It’s a Wonderful Life - Capitalism is evil. That’s basically the moral of the story. Look, I don’t entirely disagree, but damn. And if that’s no enough, the main character essentially goes on a bender and then commits suicide. And, the world in his absence is like Biff’s 1985 from Back to the Future II bad. So, the main character becomes a dick, then basically makes it to where he never existed, which creates this terrible mid-1940s dystopia.
But it’s OK, because everyone ends up crowdfunding his savings & loan shop and they all sing Christmas carols while he holds the daughter he screamed at like 30 minutes ago.
A Christmas Carol/Scrooged - Again, the protagonist - who is also a total asshole - dies, but not before he’s force fed a big heaping helping of nostalgia for the past, then made to feel guilty about what a shitty guy he is now. Seriously, the big turn of events is him waking up from a nightmare in which he was certain that he was dead.
But it’s OK, because thinking he died and everyone hated him made him go out and buy a goose for his lowly employee, which totally makes up for all the years of abuse and the fact that the employee’s son is probably still going to die soon anyway.
Home Alone - Oh my god, that kid just killed two men! Sure, they were breaking into the house he’d been abandoned in by his family, but they only wanted to steal the TV and other stuff that could easily be replaced. That’s a big house. There’s no way Kevin’s dad didn’t have homeowner’s insurance. Hell, they probably would’ve replaced all the stolen crap with much nicer new stuff. So really, Kevin cost his money family. Especially since he turned their house into his own version of H.H. Holmes’ murder mansion.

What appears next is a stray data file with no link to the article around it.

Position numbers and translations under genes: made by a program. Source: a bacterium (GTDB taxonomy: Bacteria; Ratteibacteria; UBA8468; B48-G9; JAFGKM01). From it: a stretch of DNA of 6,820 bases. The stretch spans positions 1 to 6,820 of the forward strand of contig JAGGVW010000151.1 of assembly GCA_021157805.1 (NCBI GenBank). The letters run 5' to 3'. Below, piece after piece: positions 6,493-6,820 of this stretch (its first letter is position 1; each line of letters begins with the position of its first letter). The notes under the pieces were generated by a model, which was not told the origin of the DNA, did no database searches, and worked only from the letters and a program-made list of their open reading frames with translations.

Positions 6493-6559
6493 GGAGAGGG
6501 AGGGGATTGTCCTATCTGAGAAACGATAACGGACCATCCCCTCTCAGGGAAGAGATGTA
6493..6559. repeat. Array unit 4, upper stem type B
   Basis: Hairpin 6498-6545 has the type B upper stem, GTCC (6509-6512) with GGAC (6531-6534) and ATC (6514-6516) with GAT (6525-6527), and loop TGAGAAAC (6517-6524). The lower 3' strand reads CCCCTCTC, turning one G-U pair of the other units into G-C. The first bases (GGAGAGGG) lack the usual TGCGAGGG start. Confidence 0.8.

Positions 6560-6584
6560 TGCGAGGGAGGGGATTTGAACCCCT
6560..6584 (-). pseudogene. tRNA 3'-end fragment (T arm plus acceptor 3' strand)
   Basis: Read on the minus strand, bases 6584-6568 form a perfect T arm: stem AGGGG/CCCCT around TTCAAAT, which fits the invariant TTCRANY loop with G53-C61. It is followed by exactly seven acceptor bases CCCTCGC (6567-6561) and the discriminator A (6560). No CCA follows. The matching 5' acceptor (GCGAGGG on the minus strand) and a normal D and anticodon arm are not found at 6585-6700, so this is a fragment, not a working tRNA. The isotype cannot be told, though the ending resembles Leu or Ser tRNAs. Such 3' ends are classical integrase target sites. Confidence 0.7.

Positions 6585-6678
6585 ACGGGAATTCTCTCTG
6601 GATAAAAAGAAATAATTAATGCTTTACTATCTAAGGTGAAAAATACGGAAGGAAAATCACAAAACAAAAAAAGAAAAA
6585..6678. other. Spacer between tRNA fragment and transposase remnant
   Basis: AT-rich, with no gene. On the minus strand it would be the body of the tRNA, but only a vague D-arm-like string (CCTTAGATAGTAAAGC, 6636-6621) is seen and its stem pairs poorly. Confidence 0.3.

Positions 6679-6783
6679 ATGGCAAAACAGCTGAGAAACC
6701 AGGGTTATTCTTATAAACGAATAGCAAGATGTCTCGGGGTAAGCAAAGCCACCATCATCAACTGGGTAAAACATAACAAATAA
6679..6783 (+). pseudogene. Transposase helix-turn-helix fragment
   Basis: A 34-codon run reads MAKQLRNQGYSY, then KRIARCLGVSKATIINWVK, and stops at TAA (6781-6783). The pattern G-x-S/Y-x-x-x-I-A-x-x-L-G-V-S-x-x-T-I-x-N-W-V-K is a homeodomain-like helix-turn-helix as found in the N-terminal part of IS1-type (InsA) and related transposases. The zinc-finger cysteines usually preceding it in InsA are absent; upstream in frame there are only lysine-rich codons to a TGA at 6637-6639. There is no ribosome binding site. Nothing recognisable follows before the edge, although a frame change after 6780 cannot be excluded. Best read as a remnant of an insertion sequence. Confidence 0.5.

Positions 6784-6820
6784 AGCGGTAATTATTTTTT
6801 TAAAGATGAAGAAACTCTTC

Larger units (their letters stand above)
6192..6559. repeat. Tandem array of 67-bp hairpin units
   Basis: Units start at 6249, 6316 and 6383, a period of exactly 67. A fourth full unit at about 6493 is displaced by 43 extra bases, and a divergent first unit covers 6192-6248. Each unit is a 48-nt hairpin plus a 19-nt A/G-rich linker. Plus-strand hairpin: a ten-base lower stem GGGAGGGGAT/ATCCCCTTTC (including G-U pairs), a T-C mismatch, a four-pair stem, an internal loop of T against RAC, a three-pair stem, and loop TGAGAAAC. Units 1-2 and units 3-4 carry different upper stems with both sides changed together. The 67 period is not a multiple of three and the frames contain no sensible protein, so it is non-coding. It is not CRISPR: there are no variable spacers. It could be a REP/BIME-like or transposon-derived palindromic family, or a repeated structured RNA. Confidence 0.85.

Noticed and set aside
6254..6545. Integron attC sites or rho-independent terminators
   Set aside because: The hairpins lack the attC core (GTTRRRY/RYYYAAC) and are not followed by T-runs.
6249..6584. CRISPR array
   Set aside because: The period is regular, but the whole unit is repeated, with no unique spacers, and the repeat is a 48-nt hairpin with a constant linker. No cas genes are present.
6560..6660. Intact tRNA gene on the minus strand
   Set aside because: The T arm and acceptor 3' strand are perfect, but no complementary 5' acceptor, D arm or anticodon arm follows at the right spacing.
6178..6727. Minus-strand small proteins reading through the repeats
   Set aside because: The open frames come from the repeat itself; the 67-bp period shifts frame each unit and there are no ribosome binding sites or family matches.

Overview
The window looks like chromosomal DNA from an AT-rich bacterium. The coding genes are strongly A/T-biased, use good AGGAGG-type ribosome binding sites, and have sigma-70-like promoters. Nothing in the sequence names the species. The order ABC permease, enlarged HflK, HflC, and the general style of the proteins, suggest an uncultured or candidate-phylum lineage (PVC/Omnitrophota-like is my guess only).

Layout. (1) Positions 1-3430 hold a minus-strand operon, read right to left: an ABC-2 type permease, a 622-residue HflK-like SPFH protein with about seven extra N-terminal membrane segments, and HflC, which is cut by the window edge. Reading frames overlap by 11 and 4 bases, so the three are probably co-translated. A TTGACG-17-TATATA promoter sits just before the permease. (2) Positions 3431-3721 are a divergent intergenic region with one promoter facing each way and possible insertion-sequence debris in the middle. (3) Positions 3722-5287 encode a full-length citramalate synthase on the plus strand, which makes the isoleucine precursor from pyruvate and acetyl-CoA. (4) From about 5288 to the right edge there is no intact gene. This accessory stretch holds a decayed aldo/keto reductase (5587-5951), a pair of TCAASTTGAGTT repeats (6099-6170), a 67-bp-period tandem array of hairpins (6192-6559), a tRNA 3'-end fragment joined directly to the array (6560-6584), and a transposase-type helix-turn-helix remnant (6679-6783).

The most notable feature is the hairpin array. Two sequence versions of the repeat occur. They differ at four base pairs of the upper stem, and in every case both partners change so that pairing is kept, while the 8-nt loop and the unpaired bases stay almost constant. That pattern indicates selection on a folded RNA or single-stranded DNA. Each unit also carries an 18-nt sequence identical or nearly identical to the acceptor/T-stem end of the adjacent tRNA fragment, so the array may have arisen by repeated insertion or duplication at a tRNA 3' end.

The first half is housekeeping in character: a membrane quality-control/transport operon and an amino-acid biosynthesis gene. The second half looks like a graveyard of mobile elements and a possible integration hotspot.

But, it’s OK. His terrible mother realized pretty early on just how terrible she is and went to unnecessarily complicated lengths to get back home to her psychotic, murderous child.
But, the best movie of all when it comes to this particular article is…
Christmas Vacation - Here is a movie in which the protagonist, Clark, desperately wants to have that classic, idyllic, nostalgic, happy family Christmas. And he works so hard to make that dream a reality. And, what does he get for all his effort? His boss treats him like shit and stiffs him on the Christmas bonus (“Capitalism is bad” is also a very common theme in Christmas movies, but that’s another article). His kids are typical bratty teenagers who drag their feet and complain about absolutely everything. The grandparents, for the most part, are a nightmare of meddle. And, his brother shows up with his ratty camper and weird family, mainly, so he can empty his septic tank in Clark’s gutter. The brother than also kidnaps Clark’s boss, which prompts the police to come to Clark’s house to arrest him.
But it’s OK, because he finally gets his insane christmas light display to work, his boss gives him the proper bonus (so that he can keep fantasizing about cheating on his dutiful wife, by the way), and everyone makes up to have a merry, if not perfect, Christmas. And, he realizes that the perfect Christmas doesn’t necessarily have to look like the one in the advertisements as long as you have family. And egg nog. Lots and lots of egg nog. Preferably in glasses that look like moose heads. Or something like that.
Think of some of the lesser movies. Christmas with the Kranks, Jingle All the Way, Four Christmases, etc.
Pure madness. But, why? *drumroll please*
Here’s where I try to be clever. Fingers crossed…
This is the nostalgia factory. This is the warehouse outside Medellin. Think about how these stories will be told 20 years after they happen.
Wistfully. The answer is wistfully. With a small chuckle and a smile. And, there it is. Nostalgia.
It comes from the madness of everyday life. In the hindsight, we pick through the mundanity, madness, and existential dread to find those happy moments and cherish them. Christmas movies are basically a how-to guide in the nostalgia-making department.
So, here’s hoping you all make some nostalgia this year. You’ll thank yourself later.
Kris Noteboom is a Level 2 student at DCH. He is working on his PhD, with a focus comedy. He went on a mini tour this summer performing his comedic one-man show, And Then I Woke Up.
(Image: Sandor Weisz/Creative Commons)